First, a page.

In 2015, a dismal 11 percent of all engineers were women. As companies continue to work to boost the number of female employees, ESSENCE, People en Español and PEOPLE magazine came together to recognize the women who are making strides in the industry.

Our first ever Women Who Spark awards took place yesterday afternoon during the annual Consumer Electronics Show in Las Vegas.

Chevrolet racing program manager Alba Colon, Black Girls Code CEO Kimberly Bryant, Anita Borg Institute CEO and president Telle Whitney and visual artist Shantell Martin were all honored for their work. 

“Innovative women have always been trailblazers in science and tech, but so often they are left out of history or are missing in our day-to-day media,” United States Chief Technology Officer Megan Smith, who delivered opening remarks for the ceremony, said in a statement.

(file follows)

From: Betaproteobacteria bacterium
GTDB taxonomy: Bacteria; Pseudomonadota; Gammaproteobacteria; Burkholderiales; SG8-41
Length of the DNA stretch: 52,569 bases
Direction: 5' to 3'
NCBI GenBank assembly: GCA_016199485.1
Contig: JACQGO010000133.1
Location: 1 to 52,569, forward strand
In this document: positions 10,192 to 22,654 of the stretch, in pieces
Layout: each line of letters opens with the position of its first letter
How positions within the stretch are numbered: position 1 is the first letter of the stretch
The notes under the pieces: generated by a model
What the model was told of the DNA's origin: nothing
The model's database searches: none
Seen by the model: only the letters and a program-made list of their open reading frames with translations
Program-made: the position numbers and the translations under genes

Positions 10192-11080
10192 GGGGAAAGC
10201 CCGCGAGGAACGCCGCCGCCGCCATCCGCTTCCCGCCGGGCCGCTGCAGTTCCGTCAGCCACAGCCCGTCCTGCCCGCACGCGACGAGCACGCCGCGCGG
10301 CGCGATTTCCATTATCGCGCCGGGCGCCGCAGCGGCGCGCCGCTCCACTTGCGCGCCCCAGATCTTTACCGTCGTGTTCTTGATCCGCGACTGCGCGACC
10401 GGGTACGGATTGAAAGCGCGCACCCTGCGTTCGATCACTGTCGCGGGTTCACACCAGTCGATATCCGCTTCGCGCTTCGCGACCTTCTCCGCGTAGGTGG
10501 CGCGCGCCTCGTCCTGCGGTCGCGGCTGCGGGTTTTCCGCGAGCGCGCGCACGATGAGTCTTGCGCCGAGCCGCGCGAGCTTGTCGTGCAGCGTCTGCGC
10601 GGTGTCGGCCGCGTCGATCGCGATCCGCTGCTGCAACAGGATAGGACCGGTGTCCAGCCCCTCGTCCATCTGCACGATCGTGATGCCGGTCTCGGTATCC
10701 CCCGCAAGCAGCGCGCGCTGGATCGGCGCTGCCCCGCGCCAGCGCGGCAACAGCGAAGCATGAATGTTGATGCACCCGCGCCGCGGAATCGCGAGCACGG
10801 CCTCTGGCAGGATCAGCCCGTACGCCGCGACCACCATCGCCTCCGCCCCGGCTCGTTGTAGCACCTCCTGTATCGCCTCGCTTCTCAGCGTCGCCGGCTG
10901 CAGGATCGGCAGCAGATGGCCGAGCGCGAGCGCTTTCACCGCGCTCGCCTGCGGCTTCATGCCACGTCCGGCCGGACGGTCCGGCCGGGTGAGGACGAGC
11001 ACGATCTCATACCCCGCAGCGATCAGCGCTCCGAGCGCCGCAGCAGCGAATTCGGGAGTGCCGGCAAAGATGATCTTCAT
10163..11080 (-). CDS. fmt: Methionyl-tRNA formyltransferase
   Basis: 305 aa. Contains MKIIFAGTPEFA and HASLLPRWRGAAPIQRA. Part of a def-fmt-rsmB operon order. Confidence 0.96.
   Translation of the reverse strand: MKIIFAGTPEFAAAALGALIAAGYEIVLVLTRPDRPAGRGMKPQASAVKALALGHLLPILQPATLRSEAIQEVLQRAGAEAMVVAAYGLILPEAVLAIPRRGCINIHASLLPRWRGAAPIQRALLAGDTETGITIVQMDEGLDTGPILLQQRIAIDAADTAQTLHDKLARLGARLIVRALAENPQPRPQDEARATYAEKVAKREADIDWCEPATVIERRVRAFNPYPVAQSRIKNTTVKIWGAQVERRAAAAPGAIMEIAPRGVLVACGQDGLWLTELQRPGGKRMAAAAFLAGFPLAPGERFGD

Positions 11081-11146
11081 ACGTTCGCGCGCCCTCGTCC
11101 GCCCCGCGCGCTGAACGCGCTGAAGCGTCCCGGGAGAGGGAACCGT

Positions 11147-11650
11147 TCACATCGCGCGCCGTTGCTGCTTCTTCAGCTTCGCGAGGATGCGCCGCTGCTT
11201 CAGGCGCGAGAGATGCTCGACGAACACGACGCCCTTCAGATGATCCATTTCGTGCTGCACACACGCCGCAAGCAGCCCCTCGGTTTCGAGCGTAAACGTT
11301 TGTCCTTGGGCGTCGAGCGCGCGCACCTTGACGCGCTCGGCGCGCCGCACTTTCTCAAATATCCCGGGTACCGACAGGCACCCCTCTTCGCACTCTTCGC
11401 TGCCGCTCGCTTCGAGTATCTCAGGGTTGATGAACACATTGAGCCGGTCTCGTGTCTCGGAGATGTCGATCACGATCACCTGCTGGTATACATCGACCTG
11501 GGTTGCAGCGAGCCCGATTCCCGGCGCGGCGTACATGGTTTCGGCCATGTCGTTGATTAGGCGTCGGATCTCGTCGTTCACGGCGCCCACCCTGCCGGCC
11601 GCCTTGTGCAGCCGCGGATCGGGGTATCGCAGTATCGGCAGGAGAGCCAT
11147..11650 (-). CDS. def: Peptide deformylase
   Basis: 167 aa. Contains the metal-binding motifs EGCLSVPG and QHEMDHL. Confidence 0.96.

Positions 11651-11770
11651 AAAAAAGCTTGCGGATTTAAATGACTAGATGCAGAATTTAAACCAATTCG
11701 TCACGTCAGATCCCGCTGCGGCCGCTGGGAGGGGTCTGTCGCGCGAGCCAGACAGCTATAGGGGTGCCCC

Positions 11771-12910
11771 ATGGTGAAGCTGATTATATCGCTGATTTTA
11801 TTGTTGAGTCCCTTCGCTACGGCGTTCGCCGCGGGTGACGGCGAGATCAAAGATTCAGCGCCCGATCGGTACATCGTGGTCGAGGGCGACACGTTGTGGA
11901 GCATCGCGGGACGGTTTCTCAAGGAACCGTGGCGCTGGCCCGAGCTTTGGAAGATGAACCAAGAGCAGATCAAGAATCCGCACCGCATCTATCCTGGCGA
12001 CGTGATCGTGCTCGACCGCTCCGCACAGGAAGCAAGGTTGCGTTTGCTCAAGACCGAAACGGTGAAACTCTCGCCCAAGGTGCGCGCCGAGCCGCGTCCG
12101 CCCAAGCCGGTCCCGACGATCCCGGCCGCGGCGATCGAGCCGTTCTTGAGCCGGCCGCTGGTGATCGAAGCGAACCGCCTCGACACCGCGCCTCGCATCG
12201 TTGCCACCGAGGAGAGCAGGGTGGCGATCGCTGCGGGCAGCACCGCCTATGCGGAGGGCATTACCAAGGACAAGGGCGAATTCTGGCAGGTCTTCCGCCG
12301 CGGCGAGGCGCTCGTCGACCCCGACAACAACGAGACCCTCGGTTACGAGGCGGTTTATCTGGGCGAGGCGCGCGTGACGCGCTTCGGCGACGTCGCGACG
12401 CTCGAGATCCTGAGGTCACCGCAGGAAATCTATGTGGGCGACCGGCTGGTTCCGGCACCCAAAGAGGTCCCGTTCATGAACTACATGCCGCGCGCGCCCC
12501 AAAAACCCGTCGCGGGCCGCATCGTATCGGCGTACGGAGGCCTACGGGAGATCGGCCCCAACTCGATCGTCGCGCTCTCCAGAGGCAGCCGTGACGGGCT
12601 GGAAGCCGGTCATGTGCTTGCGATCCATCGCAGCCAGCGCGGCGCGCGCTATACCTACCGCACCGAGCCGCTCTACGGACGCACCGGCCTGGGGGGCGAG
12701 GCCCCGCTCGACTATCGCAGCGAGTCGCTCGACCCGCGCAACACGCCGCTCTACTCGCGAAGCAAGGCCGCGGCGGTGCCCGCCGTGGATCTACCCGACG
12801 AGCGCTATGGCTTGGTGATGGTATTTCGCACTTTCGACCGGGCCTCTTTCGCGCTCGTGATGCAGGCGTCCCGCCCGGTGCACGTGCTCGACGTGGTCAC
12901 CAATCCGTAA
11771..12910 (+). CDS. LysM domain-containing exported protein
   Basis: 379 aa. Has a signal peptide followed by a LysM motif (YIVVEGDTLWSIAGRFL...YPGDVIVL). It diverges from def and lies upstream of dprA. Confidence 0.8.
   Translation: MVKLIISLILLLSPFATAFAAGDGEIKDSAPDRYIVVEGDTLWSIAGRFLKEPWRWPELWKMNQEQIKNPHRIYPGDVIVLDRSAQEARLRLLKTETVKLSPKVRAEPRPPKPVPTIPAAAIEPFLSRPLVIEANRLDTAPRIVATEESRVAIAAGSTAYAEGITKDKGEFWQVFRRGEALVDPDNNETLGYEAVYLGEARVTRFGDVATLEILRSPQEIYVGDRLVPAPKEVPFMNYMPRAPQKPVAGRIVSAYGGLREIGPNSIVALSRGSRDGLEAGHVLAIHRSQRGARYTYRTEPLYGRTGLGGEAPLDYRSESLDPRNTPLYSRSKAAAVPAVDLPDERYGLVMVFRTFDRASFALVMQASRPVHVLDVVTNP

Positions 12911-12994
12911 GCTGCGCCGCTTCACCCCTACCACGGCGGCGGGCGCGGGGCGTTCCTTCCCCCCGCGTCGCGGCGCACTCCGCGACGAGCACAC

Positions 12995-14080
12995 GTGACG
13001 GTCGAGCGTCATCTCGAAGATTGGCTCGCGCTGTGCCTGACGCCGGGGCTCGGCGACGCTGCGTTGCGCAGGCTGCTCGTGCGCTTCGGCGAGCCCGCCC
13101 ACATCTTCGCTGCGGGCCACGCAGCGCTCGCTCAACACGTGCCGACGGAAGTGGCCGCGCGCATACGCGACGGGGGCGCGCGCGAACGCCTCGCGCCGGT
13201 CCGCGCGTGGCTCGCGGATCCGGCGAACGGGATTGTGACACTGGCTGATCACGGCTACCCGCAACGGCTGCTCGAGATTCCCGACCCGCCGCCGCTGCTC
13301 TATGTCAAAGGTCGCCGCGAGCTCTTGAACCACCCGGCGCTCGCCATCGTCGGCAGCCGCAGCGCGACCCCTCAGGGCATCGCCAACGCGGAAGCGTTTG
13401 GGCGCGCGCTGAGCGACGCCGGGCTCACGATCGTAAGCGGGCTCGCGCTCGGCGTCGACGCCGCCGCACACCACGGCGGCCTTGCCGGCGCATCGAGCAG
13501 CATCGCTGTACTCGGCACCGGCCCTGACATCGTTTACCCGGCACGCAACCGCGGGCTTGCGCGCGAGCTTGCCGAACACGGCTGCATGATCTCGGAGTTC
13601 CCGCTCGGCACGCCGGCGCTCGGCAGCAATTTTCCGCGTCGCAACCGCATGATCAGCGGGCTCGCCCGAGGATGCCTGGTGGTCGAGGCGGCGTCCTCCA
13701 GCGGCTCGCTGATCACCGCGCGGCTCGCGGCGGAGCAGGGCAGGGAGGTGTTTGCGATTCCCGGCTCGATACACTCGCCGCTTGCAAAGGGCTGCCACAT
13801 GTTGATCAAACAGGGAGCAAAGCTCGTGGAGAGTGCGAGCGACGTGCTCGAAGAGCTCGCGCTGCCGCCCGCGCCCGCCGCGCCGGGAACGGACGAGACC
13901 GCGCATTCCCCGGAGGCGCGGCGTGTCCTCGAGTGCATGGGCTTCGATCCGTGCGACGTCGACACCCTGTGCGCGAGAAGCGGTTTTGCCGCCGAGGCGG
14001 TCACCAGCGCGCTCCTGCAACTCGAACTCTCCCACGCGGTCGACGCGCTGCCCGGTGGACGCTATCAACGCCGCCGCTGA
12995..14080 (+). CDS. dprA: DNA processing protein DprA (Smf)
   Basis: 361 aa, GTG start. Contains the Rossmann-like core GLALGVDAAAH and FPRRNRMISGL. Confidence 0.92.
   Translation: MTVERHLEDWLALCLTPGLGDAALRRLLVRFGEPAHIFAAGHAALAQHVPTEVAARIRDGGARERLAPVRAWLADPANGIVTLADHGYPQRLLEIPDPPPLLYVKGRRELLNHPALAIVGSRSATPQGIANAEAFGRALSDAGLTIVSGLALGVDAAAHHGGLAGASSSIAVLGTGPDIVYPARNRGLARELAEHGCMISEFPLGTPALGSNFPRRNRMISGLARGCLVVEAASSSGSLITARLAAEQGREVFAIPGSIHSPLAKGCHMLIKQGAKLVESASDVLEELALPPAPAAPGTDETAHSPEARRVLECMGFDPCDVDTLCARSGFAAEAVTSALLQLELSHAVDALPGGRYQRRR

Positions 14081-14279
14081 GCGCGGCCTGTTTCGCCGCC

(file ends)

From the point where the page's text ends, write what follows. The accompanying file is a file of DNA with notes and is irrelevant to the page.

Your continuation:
A Coding Superstar is Helping Pave the Way for Black Girls in the Tech Industry

On a press call earlier in the day, Smith pointed out that oftentimes, women are overlooked for roles in tech corporations, though it is proven that companies with more diversity tend to see more success. 

And though many of the underlying issues lie within the industry, Smith pointed out that it’s important to let girls know that they are welcome in these jobs.

“Don’t just tell her she’s pretty,” Smith said, recounting the reactions of disbelief she received when she announced that she wanted to be an engineer. “Tell her she’s pretty smart, too.”

It will take time, Smith said, but diversifying the tech industry is within reach.

“We can get everyone there,” she said. “We just have to open their minds to that.”

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